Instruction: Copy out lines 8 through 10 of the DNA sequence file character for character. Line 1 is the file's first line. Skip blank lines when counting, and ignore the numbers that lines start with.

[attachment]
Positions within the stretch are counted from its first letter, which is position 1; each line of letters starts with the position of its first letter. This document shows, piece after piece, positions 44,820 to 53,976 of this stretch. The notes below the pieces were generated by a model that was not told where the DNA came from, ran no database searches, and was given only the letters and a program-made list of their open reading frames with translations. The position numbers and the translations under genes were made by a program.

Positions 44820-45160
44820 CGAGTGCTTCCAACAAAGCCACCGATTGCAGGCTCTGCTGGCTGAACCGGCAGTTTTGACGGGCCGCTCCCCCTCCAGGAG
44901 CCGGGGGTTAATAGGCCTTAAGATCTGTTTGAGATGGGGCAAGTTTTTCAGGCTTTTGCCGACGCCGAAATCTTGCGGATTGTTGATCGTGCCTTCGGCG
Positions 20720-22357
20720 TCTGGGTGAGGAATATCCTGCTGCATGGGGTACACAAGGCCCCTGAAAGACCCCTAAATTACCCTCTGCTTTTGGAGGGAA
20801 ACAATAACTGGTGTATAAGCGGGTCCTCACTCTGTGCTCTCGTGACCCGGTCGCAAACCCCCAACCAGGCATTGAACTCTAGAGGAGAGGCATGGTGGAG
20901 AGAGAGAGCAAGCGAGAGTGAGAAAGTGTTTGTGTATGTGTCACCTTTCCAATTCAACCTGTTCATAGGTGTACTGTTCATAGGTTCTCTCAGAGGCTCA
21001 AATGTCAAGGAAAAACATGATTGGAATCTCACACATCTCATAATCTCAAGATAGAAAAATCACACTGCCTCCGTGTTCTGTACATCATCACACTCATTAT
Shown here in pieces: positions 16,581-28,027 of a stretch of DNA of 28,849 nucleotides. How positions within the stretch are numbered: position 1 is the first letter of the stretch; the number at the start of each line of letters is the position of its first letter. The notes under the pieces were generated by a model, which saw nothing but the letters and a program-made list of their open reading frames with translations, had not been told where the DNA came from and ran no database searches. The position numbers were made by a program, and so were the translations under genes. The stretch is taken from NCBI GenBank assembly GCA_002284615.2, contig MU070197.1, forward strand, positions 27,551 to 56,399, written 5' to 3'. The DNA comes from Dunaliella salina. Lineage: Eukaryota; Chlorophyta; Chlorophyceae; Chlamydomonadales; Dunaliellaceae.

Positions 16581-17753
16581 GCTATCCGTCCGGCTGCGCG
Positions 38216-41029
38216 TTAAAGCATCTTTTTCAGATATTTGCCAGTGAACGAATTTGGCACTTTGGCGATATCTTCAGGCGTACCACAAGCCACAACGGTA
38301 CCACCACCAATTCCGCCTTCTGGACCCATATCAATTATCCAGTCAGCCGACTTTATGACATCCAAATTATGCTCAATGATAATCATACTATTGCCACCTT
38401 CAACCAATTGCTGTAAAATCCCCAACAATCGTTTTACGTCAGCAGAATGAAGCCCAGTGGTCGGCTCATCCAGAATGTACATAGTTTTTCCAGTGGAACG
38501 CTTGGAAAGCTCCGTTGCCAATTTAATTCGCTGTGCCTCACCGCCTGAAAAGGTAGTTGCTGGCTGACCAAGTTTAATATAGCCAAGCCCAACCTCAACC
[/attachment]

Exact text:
20901 AGAGAGAGCAAGCGAGAGTGAGAAAGTGTTTGTGTATGTGTCACCTTTCCAATTCAACCTGTTCATAGGTGTACTGTTCATAGGTTCTCTCAGAGGCTCA
21001 AATGTCAAGGAAAAACATGATTGGAATCTCACACATCTCATAATCTCAAGATAGAAAAATCACACTGCCTCCGTGTTCTGTACATCATCACACTCATTAT
Shown here in pieces: positions 16,581-28,027 of a stretch of DNA of 28,849 nucleotides. How positions within the stretch are numbered: position 1 is the first letter of the stretch; the number at the start of each line of letters is the position of its first letter. The notes under the pieces were generated by a model, which saw nothing but the letters and a program-made list of their open reading frames with translations, had not been told where the DNA came from and ran no database searches. The position numbers were made by a program, and so were the translations under genes. The stretch is taken from NCBI GenBank assembly GCA_002284615.2, contig MU070197.1, forward strand, positions 27,551 to 56,399, written 5' to 3'. The DNA comes from Dunaliella salina. Lineage: Eukaryota; Chlorophyta; Chlorophyceae; Chlamydomonadales; Dunaliellaceae.